Family of Black Teen Falsely Accused of Stealing Phone by 'SoHo Karen' Files Lawsuit Against Hotel and Woman
Keyon Harrold Jr., 15, was attacked by Miya Ponsetto and falsely accused of stealing her phone in a moment captured on video at a Manhattan hotel in December. Ponsetto was later charged.
The family of a Black teen who was falsely accused of stealing a cellphone at a Manhattan hotel by a woman who tackled him is now suing the hotel, citing racial profiling. Keyon Harrold Jr’s family filed the lawsuit on Wednesday and names Miya Ponsetto, the Arlo SoHo Hotel and the hotel’s manager, Chad Nathan, in it.
Previously, in a video that had gone viral and made headlines, Ponsetto, 22, was seen attacking and falsely accusing Keyon, 15, of stealing her iPhone on Dec. 26 at the hotel. The video sparked a national uproar and Ponsetto was famously dubbed “SoHo Karen” for her actions. Ponsetto was later arrested by police in California and charged with attempted assault and attempted robbery, among other things.
Now Keyon’s family is alleging that the hotel violated New York’s human rights law by not intervening in the incident and claim that the teen was being targeted for his race, The Hill reported of the suit.
The suit, which was filed by attorney Ben Crump, alleges that as soon as Keyon and his father, Grammy Award-winning jazz musician Keyon Harrold, entered the lobby of the Arlo SoHo Hotel, Ponsetto “immediately focused their attention on them and disregarded all of the other non-African American individuals.”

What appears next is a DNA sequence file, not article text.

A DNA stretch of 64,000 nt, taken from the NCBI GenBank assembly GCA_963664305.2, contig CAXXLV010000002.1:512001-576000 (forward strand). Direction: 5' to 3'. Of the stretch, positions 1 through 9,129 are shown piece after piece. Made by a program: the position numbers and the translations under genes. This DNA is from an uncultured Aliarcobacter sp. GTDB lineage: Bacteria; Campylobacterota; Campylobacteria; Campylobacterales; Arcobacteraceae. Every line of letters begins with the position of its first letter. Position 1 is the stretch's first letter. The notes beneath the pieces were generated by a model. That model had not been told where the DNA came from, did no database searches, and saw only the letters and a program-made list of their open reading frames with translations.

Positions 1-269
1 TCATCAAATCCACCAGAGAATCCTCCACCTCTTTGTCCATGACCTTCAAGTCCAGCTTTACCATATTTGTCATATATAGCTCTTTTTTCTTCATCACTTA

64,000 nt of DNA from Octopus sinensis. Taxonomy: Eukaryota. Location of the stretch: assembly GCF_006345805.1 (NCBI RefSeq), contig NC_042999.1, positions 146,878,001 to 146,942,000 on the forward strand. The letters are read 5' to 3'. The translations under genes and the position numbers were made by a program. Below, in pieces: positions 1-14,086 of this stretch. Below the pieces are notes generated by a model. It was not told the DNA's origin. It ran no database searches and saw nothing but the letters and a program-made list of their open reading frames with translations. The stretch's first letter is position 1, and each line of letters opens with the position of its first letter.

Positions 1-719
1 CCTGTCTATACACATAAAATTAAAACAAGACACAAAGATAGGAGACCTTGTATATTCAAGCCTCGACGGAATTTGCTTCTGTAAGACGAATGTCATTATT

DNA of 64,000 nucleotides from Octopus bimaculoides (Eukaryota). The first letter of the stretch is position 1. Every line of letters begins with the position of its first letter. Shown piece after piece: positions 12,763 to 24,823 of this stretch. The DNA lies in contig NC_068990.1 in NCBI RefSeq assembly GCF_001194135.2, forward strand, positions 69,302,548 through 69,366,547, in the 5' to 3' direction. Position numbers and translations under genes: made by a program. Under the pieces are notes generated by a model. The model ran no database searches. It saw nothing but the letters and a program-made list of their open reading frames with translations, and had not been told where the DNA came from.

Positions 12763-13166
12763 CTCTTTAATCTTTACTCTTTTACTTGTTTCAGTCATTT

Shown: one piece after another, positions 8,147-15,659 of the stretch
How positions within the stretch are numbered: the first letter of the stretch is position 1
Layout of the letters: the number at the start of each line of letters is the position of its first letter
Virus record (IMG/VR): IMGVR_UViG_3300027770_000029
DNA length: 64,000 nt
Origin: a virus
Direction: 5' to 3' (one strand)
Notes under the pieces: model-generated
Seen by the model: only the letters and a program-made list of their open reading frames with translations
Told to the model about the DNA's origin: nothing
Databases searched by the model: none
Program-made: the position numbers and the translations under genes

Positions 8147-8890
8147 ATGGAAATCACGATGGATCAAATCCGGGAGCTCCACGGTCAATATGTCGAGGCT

In the video shot by Harrold, Ponsetto repeatedly urges the hotel manager to grab the phone in Keyon’s hands, which was later determined to be Keyon's own phone. Nathan can be heard demanding to see the phone in Keyon’s hands. The suit accuses Ponsetto of “assault, battery, intentional infliction of emotional distress, false imprisonment and negligence,” among other claims, and alleges that Nathan “permitted, empowered and assisted Ponsetto to assault, batter, berate, harass, humiliate and degrade a fifteen year old African American child.”
“This is Racial Profiling 101, America,” Crump said during a press conference this week.
The suit adds that Keyon suffered “great mental distress, shock, fright, humiliation, embarrassment, emotional distress and feelings of racial stigmatization," because of the encounter.
Ponsetto had actually left her phone in an Uber earlier that day and it was returned minutes after the incident, according to multiple reports. After the whole ordeal, Ponsetto’s lawyer told The Daily News Ponsetto knows she has “anger management” issues and wanted to apologize to Keyon. Her attorney says she reached out to Crump to organize a meeting, she said, but it appears it never happened.
“It’s horrible, what happened. She certainly should not have done that. She has some things she has to work through with herself, control issues, anger management issues. Of course she knows that,” Sharen Ghatan, Ponsetto’s attorney, told the paper in January.
Ponsetto also told Ghatan that she “freaked out” when she couldn’t find her phone because she was traveling alone and “all her flight plans, her phone numbers” were on it.
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